Breaking Ground 8

About Ficus in the Interior

by Derek Burch

I'm not sure whether the interior landscape industry is in strong enough condition now to be the engine that drives what is grown by nurseries, but commercial installers are probably still an important buying segment. They have definitely set the stage for what is now offered to homeowners by garden centers.And this is to everyone's benefit since the industry could not afford to use plants that would not be easy to keep in good condition. On the other hand, it has knocked out of the market some interesting plants that took a little extra care.

There was a time in the 70s when specifying a tree in an atrium automatically meant using Ficus benjamina. Research had established optimum nutrition and shade levels for production; beautiful specimens were available, in almost any quantity and size, and the speed with which they grew in the nursery made it difficult to get other trees at a competitive price. Quite a success story for a tree species which had an ugly reputation among interiorscapers for its appalling habit of dropping leaves at the slightest (some claimed no) provocation. The industry learned how to ship the trees, and the interiorscapers educated their customers, developing a series of (mostly true) explanations for problems that developed ("must be the season," "did you have the air conditioning off?" and so on).

Other trees came into the picture, including other ficus, but still regular old benjaminas remained grudgingly a mainstay of the industry. The picture began to change in the late 80s. Variations, an odd leaf shape or a different flower, show up in large populations of almost any plant, and ficus are no exception. Keen-eyed nurserymen selected and propagated many of these, and the best of them have survived extensive testing and reselection to produce a range of varieties that have outstanding qualities as plants for the interior. Sudden leaf drop has been essentially eliminated under normal conditions, the plants will thrive under light levels as low as 150 foot candles with a 10-12 hour day, and the aesthetics of the plant - leaf color and gloss and density of branching- have all received attention.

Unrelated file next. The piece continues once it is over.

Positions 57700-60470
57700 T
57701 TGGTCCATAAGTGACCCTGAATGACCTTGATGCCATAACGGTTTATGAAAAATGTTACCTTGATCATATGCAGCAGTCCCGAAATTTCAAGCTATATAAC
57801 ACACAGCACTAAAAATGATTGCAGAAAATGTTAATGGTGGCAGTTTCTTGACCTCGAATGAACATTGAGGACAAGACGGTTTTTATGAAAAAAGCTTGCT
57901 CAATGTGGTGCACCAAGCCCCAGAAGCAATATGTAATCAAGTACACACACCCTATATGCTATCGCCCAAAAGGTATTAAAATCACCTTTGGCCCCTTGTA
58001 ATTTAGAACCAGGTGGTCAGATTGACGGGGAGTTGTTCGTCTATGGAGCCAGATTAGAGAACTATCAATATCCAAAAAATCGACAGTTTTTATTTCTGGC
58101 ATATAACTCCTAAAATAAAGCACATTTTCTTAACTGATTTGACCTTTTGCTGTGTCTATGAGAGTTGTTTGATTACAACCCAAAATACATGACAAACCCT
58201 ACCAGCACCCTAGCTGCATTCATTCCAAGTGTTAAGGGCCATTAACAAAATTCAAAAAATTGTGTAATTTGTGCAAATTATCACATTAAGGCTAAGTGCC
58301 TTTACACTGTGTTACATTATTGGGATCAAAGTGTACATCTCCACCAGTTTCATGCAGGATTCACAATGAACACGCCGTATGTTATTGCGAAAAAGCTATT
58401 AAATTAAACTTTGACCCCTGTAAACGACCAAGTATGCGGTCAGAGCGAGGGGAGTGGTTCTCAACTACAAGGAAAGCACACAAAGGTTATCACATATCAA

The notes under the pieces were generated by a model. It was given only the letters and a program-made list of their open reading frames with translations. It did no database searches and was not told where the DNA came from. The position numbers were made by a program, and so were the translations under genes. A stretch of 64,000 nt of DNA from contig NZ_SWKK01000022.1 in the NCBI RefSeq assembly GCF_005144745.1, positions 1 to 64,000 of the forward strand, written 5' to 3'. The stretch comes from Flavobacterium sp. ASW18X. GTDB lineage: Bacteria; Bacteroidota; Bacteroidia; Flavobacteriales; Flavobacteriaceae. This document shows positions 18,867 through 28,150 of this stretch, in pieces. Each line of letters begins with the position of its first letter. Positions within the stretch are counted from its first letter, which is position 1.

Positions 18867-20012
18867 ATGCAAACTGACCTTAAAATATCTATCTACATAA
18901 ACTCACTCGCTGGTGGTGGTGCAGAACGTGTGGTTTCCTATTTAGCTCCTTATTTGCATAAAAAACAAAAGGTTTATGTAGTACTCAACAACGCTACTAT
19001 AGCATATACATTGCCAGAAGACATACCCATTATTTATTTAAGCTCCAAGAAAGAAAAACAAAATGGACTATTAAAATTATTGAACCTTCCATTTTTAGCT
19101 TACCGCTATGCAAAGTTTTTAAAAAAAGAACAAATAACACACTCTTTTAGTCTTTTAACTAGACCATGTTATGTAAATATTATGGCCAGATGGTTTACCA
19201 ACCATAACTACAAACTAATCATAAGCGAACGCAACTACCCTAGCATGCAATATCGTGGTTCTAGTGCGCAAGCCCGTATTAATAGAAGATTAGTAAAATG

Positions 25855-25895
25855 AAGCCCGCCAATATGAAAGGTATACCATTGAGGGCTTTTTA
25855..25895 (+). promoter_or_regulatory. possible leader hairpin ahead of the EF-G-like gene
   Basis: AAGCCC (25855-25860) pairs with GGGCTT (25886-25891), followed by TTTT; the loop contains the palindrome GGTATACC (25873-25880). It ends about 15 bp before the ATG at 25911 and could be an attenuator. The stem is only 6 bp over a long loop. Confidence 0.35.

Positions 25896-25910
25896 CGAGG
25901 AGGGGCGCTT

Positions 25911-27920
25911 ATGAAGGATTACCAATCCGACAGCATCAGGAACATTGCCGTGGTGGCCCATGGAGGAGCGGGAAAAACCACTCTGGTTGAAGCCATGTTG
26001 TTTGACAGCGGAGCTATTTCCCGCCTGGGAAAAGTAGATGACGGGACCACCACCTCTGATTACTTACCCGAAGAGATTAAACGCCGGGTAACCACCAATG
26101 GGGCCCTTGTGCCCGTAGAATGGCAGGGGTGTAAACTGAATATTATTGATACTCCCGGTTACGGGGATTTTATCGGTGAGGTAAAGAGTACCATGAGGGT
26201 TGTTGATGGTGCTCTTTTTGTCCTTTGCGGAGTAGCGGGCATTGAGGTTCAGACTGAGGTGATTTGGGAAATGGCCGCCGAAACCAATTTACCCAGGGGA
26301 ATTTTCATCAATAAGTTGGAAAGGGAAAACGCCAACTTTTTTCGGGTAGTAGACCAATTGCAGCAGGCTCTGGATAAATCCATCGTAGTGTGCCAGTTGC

Some of the very best are patented in the US or have breeder rights protection, and are marketed with protected brand names so that consumers are assured what they are buying. They are a superb example of upgrading what had become a "commodity" item into a premium product. If you have come across any discussion of brand names for plants, this is one of the success stories that the industry loves. It has shown that the work and expense of selection and testing, and the hassle of registering a plant can pay off in everything from consumer satisfaction to improved profitability all the way down the producer/retailer chain.

Please excuse this diversion about how the industry works. I know that it will not be of interest to everyone, but it is a reminder that there is a multitude of people out there who are very serious about growing plants, and whose livelihood depends on being serious. Knowing this, and knowing the people, is one of the reasons why I am so often rude in speech and print about the retailers who don't do their part in getting plants to the people in good shape and with instructions on how to make them thrive. Blame me for an excess of zeal, but well-grown plants deserve to be passed on to their final homes with the best possible chance of spreading the joy that is their nature.

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